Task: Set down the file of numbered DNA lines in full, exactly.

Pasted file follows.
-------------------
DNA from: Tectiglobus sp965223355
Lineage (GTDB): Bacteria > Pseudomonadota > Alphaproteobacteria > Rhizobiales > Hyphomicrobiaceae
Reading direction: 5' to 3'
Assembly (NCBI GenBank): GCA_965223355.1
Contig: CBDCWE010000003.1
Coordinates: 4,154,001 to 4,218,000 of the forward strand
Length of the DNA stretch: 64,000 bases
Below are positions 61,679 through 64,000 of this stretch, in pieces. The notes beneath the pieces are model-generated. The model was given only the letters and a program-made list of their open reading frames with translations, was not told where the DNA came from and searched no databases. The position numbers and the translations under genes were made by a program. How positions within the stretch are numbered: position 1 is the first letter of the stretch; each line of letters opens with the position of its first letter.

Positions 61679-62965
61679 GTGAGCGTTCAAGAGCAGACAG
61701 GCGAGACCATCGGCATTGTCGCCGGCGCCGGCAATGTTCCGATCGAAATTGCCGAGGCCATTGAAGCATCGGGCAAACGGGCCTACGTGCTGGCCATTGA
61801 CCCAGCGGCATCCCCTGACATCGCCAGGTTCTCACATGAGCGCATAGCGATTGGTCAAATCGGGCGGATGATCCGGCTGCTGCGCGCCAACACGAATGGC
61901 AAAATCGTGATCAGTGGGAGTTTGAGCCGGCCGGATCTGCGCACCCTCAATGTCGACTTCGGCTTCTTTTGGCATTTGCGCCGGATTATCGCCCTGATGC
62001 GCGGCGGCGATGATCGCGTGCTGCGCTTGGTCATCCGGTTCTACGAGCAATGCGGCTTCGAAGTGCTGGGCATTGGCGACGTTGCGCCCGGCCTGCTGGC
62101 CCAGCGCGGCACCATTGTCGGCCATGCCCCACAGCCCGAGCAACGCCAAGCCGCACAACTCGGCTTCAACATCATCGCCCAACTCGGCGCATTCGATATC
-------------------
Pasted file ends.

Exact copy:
DNA from: Tectiglobus sp965223355
Lineage (GTDB): Bacteria > Pseudomonadota > Alphaproteobacteria > Rhizobiales > Hyphomicrobiaceae
Reading direction: 5' to 3'
Assembly (NCBI GenBank): GCA_965223355.1
Contig: CBDCWE010000003.1
Coordinates: 4,154,001 to 4,218,000 of the forward strand
Length of the DNA stretch: 64,000 bases
Below are positions 61,679 through 64,000 of this stretch, in pieces. The notes beneath the pieces are model-generated. The model was given only the letters and a program-made list of their open reading frames with translations, was not told where the DNA came from and searched no databases. The position numbers and the translations under genes were made by a program. How positions within the stretch are numbered: position 1 is the first letter of the stretch; each line of letters opens with the position of its first letter.

Positions 61679-62965
61679 GTGAGCGTTCAAGAGCAGACAG
61701 GCGAGACCATCGGCATTGTCGCCGGCGCCGGCAATGTTCCGATCGAAATTGCCGAGGCCATTGAAGCATCGGGCAAACGGGCCTACGTGCTGGCCATTGA
61801 CCCAGCGGCATCCCCTGACATCGCCAGGTTCTCACATGAGCGCATAGCGATTGGTCAAATCGGGCGGATGATCCGGCTGCTGCGCGCCAACACGAATGGC
61901 AAAATCGTGATCAGTGGGAGTTTGAGCCGGCCGGATCTGCGCACCCTCAATGTCGACTTCGGCTTCTTTTGGCATTTGCGCCGGATTATCGCCCTGATGC
62001 GCGGCGGCGATGATCGCGTGCTGCGCTTGGTCATCCGGTTCTACGAGCAATGCGGCTTCGAAGTGCTGGGCATTGGCGACGTTGCGCCCGGCCTGCTGGC
62101 CCAGCGCGGCACCATTGTCGGCCATGCCCCACAGCCCGAGCAACGCCAAGCCGCACAACTCGGCTTCAACATCATCGCCCAACTCGGCGCATTCGATATC